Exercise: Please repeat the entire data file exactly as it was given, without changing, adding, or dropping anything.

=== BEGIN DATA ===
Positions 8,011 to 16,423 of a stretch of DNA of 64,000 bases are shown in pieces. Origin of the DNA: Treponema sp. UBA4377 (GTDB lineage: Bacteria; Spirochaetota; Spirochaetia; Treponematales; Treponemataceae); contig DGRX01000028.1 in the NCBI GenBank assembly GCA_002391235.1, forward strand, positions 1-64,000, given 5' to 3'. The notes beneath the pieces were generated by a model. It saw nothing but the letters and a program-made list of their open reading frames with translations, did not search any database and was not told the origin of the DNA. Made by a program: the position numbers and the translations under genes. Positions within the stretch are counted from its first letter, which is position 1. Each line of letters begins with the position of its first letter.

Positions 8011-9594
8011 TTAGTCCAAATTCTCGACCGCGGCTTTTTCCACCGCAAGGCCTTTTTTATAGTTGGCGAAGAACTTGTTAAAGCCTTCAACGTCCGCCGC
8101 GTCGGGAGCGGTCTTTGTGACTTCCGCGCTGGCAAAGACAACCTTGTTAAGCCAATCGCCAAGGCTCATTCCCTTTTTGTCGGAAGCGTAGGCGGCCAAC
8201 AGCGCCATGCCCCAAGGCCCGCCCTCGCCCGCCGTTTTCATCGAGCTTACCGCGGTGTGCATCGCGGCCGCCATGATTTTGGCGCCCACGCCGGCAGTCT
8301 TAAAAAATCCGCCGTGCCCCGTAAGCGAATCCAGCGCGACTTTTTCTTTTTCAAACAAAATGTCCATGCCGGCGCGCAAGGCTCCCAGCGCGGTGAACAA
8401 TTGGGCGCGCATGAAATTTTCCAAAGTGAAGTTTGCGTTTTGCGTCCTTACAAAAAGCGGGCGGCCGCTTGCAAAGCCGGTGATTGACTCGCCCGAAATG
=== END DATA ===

Positions 8,011 to 16,423 of a stretch of DNA of 64,000 bases are shown in pieces. Origin of the DNA: Treponema sp. UBA4377 (GTDB lineage: Bacteria; Spirochaetota; Spirochaetia; Treponematales; Treponemataceae); contig DGRX01000028.1 in the NCBI GenBank assembly GCA_002391235.1, forward strand, positions 1-64,000, given 5' to 3'. The notes beneath the pieces were generated by a model. It saw nothing but the letters and a program-made list of their open reading frames with translations, did not search any database and was not told the origin of the DNA. Made by a program: the position numbers and the translations under genes. Positions within the stretch are counted from its first letter, which is position 1. Each line of letters begins with the position of its first letter.

Positions 8011-9594
8011 TTAGTCCAAATTCTCGACCGCGGCTTTTTCCACCGCAAGGCCTTTTTTATAGTTGGCGAAGAACTTGTTAAAGCCTTCAACGTCCGCCGC
8101 GTCGGGAGCGGTCTTTGTGACTTCCGCGCTGGCAAAGACAACCTTGTTAAGCCAATCGCCAAGGCTCATTCCCTTTTTGTCGGAAGCGTAGGCGGCCAAC
8201 AGCGCCATGCCCCAAGGCCCGCCCTCGCCCGCCGTTTTCATCGAGCTTACCGCGGTGTGCATCGCGGCCGCCATGATTTTGGCGCCCACGCCGGCAGTCT
8301 TAAAAAATCCGCCGTGCCCCGTAAGCGAATCCAGCGCGACTTTTTCTTTTTCAAACAAAATGTCCATGCCGGCGCGCAAGGCTCCCAGCGCGGTGAACAA
8401 TTGGGCGCGCATGAAATTTTCCAAAGTGAAGTTTGCGTTTTGCGTCCTTACAAAAAGCGGGCGGCCGCTTGCAAAGCCGGTGATTGACTCGCCCGAAATG